HARRISBURG, N.C.- - At the midpoint of the 1998 season, it's time to look back at the first half. While Jeff Gordon won four races and leads the points standings, there is room for improvement. Since Gordon leads the Winston Cup points standings, the grades are high all around for the #24 team. But, consistency and focus must remain, in addition to a strong October and November, in order for Gordon to capture his third Winston Cup title.
Jeff Gordon- Driver
Gordon has shown more patience on the track this season than in years past. Rather than make a daring move on the track too early in a race, he'll wait for the next pit stop so that the crew can make adjustments. It usually produces great results in the second half of races. The victory at Bristol and the victory at Charlotte are two examples of that. He's a better communicator at this point in his career than he was when he started. At Rockingham in February, the car wasn't right at the start of the race. However, constant communication between Gordon and the crew allowed them to work on making it better each pit stop. The result was a victory. The only negative were a few lackluster qualifying efforts in March and April. A 17th place starting spot at Texas put him in the middle of a lap 2 wreck. However, qualifying has improved greatly as of late. His victory on the road course at Sears Point was an exercise in patience. In the second half, minimizing distractions will a key to success. Potential off track distractions include his new Busch Grand National team and some "Hollywood" stuff. However, on the race track Gordon is usually unflappable. He may not win ten races this year, but he's in the hunt every week, is currently leading the points standings, and still getting booed. That's the mark of a good season; that's all you can ask for.
Ray Evernham- Crew Chief
While Ray Evernham finds his team on top of the points standings, it hasn't been the smoothest half season for the crew chief of the #24 car. After four races, the team looked like a picture of mediocrity. A 16th place finish at Daytona, a brief respite with a win at Rockingham, followed by finishes outside of the top 15 at Las Vegas and Atlanta. However, after a few rules changes were announced, Gordon made his way back to the top. A gaffe in the non-points Winston Select at Charlotte left the crew chief with "egg on his face" but, showing the mark of a champion, rebounded the following week with a victory in the Coke 600.
The Pit Crew- Rainbow Warriors
The quick pit stops have allowed Jeff Gordon to win a race or two that he probably shouldn't have won. At Bristol in April, he came into the pits for the final pit stop of the day trailing. He beat Terry Labonte out of the pits and went on to the victory. Coached by Andy Papathanassiou, the Warriors are considered by many to be the top pit crew in Winston Cup racing.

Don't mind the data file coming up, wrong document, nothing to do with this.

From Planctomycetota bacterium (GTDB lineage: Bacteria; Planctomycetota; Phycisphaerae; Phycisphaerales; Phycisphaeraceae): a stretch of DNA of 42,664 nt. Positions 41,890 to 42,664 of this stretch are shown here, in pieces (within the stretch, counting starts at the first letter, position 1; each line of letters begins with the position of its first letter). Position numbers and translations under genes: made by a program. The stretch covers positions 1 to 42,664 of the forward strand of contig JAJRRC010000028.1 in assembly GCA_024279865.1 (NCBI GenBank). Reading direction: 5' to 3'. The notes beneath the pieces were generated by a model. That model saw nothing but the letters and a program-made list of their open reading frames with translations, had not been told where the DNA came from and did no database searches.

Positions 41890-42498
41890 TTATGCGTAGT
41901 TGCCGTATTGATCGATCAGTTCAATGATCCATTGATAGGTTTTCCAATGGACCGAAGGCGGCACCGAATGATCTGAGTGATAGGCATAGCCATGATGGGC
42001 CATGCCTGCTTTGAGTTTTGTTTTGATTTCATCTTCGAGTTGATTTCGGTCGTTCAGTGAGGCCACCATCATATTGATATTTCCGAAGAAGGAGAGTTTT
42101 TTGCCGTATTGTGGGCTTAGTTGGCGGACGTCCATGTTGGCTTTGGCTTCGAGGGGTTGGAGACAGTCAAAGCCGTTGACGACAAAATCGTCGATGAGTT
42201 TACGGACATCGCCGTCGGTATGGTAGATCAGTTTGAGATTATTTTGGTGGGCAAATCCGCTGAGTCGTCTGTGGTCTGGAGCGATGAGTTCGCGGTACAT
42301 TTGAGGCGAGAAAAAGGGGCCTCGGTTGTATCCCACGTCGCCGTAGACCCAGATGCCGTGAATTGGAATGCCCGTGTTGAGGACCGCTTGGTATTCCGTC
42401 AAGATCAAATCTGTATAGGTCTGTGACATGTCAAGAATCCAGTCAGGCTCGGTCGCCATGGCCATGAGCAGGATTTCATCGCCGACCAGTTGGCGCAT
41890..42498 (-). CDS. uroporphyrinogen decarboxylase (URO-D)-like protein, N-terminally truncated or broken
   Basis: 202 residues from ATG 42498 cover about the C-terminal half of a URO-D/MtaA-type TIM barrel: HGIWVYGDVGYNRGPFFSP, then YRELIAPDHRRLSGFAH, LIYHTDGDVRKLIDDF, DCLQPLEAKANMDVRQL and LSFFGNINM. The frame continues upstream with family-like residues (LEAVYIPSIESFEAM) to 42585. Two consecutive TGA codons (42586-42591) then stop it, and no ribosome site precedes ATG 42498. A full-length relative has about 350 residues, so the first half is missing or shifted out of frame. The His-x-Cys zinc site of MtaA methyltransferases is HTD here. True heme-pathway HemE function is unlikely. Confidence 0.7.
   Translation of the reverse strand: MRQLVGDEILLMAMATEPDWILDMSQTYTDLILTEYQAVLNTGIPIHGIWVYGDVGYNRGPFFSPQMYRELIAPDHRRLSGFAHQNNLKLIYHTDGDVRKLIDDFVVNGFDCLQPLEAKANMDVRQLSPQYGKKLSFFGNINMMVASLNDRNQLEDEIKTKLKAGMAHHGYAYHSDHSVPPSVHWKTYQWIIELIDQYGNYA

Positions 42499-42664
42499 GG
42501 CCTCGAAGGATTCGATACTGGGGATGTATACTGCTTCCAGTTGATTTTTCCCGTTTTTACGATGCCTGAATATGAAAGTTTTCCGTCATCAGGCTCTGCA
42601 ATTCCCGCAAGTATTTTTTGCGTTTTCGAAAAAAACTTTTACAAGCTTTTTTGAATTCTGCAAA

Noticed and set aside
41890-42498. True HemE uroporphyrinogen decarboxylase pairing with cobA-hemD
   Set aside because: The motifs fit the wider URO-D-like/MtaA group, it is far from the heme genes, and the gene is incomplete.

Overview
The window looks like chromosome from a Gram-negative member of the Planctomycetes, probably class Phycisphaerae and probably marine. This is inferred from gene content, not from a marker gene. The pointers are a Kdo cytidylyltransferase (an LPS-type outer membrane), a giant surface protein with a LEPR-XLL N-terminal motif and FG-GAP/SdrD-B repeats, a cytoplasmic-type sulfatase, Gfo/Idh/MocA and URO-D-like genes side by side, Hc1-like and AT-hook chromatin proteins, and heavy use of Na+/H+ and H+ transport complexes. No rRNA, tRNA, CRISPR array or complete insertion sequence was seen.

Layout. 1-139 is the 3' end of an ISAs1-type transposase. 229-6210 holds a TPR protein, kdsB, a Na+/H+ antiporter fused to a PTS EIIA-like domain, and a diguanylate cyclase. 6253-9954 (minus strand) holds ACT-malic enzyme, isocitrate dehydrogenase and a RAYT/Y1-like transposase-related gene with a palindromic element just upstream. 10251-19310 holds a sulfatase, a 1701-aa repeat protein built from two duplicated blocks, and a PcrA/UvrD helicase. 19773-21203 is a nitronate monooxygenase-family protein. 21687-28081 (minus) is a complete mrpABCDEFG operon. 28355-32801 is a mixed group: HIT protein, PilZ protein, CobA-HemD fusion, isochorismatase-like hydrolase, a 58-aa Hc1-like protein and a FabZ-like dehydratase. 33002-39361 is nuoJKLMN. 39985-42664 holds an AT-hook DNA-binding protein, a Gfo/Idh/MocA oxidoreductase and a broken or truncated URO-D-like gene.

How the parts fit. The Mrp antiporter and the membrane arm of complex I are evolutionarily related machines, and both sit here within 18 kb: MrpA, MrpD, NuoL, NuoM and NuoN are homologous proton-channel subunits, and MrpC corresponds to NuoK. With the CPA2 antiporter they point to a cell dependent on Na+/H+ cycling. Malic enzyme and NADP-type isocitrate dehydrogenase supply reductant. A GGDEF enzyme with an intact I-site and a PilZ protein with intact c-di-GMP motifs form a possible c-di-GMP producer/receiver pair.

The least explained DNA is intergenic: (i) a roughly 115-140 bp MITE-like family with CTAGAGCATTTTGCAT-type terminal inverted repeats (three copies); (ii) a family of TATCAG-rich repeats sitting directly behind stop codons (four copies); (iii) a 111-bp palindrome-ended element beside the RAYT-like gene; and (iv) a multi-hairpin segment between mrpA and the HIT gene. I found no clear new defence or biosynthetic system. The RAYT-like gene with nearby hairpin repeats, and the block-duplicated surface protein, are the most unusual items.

John Hendrick- Team Owner
John Hendrick took over as the CEO of Hendrick Motorsports before the season. Though he considered himself a NASCAR novice before the season started, John has made his presence at the race track. Whether questioning a NASCAR official at the Winston or just talking to the team, John has taken over for his brother, Rick, without the team missing a beat.
Randy Dorton/Charlie Siegers- Engines
The engines built by Randy Dorton and Charlie Siegers have been flawless this season. With the exception of a dropped cylinder in the closing laps at Daytona, horsepower has never been a problem. Though, at times, better gas mileage would have been welcomed. In June at Dover, Jeff led 375 of the 400 laps but needed a stop for gas a few laps from the end. Dale Jarrett got better gas mileage and won the race that day. But, that's the horsepower-gas mileage tradeoff at work.
The DuPont Team- Race Shop
In terms of chassis design, Hendrick Motorsports still leads the way in NASCAR racing. The R&D shop is always working on new designs. The season got off to a slow start chassis-wise because of the new NASCAR rules designed to make the T-Rex chassis obsolete. Las Vegas was a major stuggle all day long. Jeff finished off the pace, 2 laps down. As a result, the team was forced to use 1997 chassis' while new ones were built. However, the team rolls off the truck fast on Fridays and that's half the battle right there.
The DuPont team is a proven championship team. From the engineering department back in Harrisburg, North Carolina to the driver in the car on race weekends, they're all proven champions. Down the stretch, the championship experience should come into play; they won't panic under pressure.
While seemingly not as dominant as 1997, the team is leading the points standings. While Gordon currently has four wins, he could easily have five or six. Of course, we all know what happened in the closing laps at Richmond that does not need to be rehashed. And who knows what would have happened at Daytona had Jeff not dropped a cylinder while running second to Dale Earnhardt in the closing laps. But, overall, it was a solid first half. The key to the second half will be consistency and focus. After the Daytona 500, the top three in points in 1997 were nowhere near the top. Gordon finished 16th while Mark Martin and Dale Jarrett were even further back. However, at the midpoint of the year, Gordon, Martin, and Jarrett make up the top three in points. See how the cream rises to the top? Jeff recently said that the team is focusing on the last third of the season; the final five races that have been up and down over the years for him. He currently has 33 victories, but has yet to win a race in October or November. To win the Winston Cup title this season, he might need to change that.
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